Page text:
Friday, January 31, 2014

Genetically Modified Monkeys Created With Cut-And-Paste DNA

Researchers have created genetically modified monkeys with a revolutionary new procedure that enables scientists to cut and paste DNA in living organisms.

The macaques are the first primates to have their genetic makeup altered with the powerful technology which many scientists believe will lead to a new era of genetic medicine.

The feat was applauded by some researchers who said it would help them to recreate devastating human diseases in monkeys, such as Alzheimer's and Parkinson's. The ability to alter DNA with such precision is already being investigated as a way to make people resistant to HIV.

But the breakthrough is controversial, with groups opposed to animal testing warning that it could drive a rise in the use of monkeys in research. One critic said that genetic engineering gave researchers "almost limitless power to create sick animals".

Full story here.

Monday, January 20, 2014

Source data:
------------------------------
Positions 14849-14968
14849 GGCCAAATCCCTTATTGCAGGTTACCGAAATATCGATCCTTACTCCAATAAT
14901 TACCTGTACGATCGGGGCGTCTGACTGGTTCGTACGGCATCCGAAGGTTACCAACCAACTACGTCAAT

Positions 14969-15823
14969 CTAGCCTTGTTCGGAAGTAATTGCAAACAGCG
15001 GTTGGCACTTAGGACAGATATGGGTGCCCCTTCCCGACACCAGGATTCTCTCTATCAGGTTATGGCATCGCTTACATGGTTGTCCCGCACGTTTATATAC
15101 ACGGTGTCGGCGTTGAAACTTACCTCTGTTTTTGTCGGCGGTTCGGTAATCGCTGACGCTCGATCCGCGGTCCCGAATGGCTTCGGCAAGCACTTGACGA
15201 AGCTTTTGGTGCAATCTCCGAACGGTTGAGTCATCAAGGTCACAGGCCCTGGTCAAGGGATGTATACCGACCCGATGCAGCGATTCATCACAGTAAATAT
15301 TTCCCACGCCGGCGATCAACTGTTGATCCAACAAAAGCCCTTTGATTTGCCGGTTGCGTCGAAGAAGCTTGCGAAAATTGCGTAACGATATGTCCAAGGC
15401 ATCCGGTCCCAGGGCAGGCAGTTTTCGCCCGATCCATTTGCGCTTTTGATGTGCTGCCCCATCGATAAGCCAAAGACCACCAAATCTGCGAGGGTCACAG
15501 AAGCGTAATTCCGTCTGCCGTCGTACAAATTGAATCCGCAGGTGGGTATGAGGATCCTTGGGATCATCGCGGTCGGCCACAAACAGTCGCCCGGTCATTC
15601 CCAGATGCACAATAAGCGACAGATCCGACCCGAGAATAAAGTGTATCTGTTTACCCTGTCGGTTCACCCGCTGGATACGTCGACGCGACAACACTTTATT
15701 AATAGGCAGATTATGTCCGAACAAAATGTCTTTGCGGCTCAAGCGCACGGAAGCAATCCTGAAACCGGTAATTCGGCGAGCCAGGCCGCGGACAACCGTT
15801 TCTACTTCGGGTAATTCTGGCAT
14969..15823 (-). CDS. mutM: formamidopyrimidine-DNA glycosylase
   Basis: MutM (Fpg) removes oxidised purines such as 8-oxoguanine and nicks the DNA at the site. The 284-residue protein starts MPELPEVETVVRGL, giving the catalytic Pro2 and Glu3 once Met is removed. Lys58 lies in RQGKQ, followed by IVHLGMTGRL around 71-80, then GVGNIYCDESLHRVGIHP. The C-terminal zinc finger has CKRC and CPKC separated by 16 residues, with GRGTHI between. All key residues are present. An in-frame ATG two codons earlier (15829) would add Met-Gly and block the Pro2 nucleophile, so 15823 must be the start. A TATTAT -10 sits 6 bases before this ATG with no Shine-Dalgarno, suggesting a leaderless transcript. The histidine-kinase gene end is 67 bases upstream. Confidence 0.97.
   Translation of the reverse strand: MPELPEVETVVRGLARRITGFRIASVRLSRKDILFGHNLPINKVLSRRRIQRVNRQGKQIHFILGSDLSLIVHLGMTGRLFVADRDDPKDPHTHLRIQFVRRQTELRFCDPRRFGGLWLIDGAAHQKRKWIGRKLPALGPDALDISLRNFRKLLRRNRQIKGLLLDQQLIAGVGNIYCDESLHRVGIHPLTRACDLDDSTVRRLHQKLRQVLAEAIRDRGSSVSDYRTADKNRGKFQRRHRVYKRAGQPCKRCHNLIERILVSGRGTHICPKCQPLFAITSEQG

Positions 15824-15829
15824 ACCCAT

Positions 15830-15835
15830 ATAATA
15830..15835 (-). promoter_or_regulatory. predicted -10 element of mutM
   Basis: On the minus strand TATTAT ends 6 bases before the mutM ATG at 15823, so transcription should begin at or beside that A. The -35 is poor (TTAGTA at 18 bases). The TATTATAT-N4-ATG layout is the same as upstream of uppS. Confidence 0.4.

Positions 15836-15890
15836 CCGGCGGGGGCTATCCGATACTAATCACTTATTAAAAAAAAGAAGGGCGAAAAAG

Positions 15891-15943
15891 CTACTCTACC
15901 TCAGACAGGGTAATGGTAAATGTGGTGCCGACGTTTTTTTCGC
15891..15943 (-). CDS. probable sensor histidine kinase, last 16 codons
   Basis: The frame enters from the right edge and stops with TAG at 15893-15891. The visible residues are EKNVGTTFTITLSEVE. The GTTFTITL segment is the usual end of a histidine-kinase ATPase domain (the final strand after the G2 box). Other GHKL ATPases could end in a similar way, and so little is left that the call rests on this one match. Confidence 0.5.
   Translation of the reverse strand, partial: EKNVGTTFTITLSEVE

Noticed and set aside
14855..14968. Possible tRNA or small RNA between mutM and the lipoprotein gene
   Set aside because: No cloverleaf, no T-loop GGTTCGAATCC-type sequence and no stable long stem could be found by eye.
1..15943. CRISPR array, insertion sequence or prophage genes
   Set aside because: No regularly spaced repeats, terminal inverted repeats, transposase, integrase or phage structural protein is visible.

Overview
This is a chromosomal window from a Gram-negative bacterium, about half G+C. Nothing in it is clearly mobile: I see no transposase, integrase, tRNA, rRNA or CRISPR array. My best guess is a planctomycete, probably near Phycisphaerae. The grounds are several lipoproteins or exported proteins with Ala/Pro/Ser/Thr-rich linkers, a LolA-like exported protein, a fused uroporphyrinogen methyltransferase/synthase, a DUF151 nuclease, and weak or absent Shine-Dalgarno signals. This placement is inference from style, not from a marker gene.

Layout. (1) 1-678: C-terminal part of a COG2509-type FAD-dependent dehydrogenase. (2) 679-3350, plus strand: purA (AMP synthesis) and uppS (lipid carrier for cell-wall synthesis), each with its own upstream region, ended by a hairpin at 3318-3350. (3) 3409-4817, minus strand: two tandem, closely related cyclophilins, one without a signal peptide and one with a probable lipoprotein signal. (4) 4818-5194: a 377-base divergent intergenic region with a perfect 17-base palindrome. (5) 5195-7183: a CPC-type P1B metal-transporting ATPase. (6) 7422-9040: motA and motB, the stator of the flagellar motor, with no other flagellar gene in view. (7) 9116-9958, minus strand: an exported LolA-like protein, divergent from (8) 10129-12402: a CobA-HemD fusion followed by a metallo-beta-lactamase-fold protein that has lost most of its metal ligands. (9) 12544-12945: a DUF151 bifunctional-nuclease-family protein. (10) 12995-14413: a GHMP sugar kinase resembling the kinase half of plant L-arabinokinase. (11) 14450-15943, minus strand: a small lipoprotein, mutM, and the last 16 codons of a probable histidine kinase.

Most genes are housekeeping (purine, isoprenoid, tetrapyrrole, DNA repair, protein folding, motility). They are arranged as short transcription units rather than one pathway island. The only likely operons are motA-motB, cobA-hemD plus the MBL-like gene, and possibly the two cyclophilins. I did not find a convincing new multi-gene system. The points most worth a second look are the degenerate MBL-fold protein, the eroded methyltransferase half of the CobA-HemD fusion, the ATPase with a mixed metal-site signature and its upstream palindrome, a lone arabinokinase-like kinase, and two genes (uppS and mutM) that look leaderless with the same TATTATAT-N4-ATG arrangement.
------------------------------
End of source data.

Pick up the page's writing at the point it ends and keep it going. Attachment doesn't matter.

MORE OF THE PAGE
Spider Monkey That Bit Beachwood Man Euthanized; Rabies Test Negative

A YouTube video of Brodi the spider monkey adds the message, “RIP Brodi, 1/18/2014.” According to reports, the Erie County Health Department has euthanized a spider monkey that bit a Beachwood man on the hand at a Vermilion car dealership Tuesday.

Reports also indicate that health department officials confirmed the monkey did not have rabies. The monkey was taken late Friday night and was euthanized about midnight, according to reports. Bob England, Director of Environmental Health with the Erie County Department of Health, told NewsChannel5 that transportation of Brodi without the proper enclosure was one of the violations.

Jacob Ruehlman, 20, of Vermilion, is the owner of Brodi, a 10-pound White-bellied spider monkey that bit an employee at Pat O’Brien Chevrolet, 4545 Liberty Ave.